The US said we can’t define AWS yet but should develop common understandings of characteristics. The UK agreed with exploring characteristics.

Some states continued outlining their definitions of AWS. Panama understands AWS are those weapons that once activated are autonomous in their critical functions. It argued that a general definition would be the best option. Belgium also outlined its definition as weapons autonomous from any human supervision when it comes to identifying targets, intentionality with lethal consequences, and self-programming.

Switzerland suggested that the GGE should look at systems with increasing autonomy, against the background of existing legal framework, and identify practical ways to ensure compliance with the law. For the Swiss, this includes practical work on weapon reviews and further work on the general consensus that states and human beings remain accountable. Such work, it noted, would not necessarily preclude whether further regulatory work is necessary.

Canada and Estonia agreed that legal reviews should be enhanced as an implementation mechanism for IHL. Estonia supported further discussion on best practices, especially in relation to technologically complex weapon systems.

Austria suggested holding a focused debate on critical aspects to identify where LAWS might be crossing lines. As future developments can be exhaustively foreseen, it said, focusing on critical lines that must not be crossed is a straightforward approach that will enable us to make progress. In this regard, three critical elements include compliance with the international legal system, regardless of the level of autonomy; the maintenance of meaningful human control; clear conceptualisation of LAWS and understanding of necessary human control required to ensure IHL compliance; and establishing agreement about whether current IHL is sufficient or if new legal framework is needed to address concerns.

Canada, New Zealand, Nicaragua also agreed the GGE should focus on the application of and compliance with IHL and IHRL.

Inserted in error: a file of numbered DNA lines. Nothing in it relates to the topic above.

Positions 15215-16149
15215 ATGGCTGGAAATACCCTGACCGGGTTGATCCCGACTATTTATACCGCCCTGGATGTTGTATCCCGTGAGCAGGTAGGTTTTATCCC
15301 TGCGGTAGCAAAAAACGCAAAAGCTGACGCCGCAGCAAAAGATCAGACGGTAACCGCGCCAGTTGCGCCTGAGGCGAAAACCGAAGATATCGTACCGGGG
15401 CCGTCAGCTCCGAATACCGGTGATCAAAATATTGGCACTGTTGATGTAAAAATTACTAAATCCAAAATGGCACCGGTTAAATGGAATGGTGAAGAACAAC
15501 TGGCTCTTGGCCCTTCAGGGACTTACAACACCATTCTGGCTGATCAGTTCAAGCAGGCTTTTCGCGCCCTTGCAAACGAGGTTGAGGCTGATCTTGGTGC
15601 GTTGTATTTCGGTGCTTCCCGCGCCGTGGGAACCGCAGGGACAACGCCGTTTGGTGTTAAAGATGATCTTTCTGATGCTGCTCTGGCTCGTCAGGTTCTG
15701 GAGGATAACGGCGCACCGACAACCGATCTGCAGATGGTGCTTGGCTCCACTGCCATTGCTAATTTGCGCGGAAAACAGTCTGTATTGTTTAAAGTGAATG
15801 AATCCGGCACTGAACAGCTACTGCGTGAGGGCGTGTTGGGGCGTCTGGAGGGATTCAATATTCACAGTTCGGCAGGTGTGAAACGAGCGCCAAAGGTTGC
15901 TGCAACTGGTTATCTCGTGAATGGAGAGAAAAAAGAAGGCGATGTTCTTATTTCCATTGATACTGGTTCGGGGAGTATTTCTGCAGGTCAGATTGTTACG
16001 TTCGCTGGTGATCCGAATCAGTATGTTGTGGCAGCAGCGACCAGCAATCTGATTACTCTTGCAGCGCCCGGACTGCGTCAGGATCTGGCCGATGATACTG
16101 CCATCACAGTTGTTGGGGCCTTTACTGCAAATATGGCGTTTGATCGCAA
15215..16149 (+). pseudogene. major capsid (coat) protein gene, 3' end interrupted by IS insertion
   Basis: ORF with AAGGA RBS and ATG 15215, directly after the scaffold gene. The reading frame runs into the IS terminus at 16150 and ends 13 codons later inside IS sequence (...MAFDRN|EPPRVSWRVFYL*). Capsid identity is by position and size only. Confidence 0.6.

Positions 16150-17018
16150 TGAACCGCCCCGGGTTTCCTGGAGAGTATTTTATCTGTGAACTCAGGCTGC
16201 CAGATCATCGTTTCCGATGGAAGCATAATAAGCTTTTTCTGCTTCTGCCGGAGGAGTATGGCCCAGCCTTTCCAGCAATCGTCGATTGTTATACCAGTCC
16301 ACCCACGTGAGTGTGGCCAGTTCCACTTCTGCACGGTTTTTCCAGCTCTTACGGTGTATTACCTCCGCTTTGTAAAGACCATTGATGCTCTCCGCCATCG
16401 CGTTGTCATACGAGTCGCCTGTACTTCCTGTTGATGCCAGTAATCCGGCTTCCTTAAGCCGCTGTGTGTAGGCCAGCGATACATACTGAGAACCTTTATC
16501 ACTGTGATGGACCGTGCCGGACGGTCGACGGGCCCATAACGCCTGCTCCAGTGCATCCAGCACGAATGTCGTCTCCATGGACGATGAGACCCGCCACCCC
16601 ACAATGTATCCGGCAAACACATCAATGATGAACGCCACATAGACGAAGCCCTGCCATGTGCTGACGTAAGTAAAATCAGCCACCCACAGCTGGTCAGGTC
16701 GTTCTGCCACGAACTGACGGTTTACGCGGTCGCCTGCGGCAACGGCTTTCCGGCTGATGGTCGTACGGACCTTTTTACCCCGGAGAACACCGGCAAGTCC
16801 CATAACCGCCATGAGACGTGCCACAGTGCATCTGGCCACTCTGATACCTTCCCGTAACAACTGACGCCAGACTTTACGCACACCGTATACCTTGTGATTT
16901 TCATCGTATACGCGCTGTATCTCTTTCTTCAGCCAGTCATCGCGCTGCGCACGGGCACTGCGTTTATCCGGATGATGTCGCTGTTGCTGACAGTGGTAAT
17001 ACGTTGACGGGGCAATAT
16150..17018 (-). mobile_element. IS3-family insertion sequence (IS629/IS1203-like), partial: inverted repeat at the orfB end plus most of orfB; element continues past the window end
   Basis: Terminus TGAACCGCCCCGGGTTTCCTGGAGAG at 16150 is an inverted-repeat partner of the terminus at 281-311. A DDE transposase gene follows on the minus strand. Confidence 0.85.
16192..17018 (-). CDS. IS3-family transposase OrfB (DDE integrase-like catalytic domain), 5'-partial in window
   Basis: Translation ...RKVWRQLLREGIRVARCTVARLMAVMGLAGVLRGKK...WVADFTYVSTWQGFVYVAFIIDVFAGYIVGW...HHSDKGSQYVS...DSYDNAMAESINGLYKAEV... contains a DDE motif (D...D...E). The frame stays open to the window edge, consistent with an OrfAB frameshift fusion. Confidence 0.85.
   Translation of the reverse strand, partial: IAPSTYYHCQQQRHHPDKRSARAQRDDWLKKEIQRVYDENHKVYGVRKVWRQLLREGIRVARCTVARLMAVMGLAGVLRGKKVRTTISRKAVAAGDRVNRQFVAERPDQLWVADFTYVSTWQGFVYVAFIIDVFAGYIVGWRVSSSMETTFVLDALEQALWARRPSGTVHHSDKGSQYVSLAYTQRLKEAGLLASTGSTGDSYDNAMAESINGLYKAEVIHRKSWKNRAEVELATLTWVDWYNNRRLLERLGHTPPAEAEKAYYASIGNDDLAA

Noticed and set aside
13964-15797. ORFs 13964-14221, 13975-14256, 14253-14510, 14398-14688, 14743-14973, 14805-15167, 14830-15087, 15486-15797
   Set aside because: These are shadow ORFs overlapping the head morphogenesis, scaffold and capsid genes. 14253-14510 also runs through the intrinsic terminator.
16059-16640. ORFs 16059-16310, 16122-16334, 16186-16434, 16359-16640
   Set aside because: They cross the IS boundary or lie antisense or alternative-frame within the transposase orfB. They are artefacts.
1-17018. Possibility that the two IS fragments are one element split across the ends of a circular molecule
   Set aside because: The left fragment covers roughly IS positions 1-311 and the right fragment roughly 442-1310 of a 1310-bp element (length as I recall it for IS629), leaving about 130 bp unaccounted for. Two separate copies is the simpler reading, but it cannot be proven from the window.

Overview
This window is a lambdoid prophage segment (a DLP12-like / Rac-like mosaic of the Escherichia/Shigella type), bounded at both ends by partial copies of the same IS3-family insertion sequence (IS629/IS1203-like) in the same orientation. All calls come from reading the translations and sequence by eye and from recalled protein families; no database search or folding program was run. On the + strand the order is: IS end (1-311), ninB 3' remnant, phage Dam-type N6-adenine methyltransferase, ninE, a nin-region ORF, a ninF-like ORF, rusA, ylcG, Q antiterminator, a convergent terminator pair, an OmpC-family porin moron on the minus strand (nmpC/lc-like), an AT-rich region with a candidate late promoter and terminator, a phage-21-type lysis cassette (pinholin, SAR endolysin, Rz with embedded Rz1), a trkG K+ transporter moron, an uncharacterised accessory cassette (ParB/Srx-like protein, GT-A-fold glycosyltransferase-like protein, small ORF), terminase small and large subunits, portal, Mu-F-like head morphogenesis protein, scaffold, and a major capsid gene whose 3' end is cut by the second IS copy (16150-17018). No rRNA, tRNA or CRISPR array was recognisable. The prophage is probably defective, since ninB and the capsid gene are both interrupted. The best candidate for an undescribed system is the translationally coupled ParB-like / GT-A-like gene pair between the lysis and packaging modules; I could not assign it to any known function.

Argentina suggested the CCW continue to strengthen synergies with other UN bodies and the private sector. Panama supported this suggestion. Canada urged states to look at the gender dimensions of AWS, including the representation of women experts in panels and on delegations.

Poland said states need to address the dual use nature of the technology and proliferation risks. Panama also suggested the GGE look at proliferation issues, as well as those related to human rights and security.

In relation to the nature of next year’s GGE, Japan, Latvia, Republic of Korea, and Russia said more discussion is needed in order to get a better grasp on the subject. On the other hand, Algeria, Austria, Brazil, Chile, Cuba, Kazakhstan, New Zealand, Pakistan, Sierra Leone, Sri Lanka, Switzerland, and Uganda encouraged the GGE to turn to concrete action and policy-oriented discussions, moving away from experts panels. Switzerland emphasised it is important for the CCW to demonstrate that it is able to change gears, from discussions to developing practical measures, in order to live up to expectations and underscore that it is the appropriate forum to deal with AWS. Uganda asked why states were not listening to panelists, arguing that we now have enough information to ban these weapons.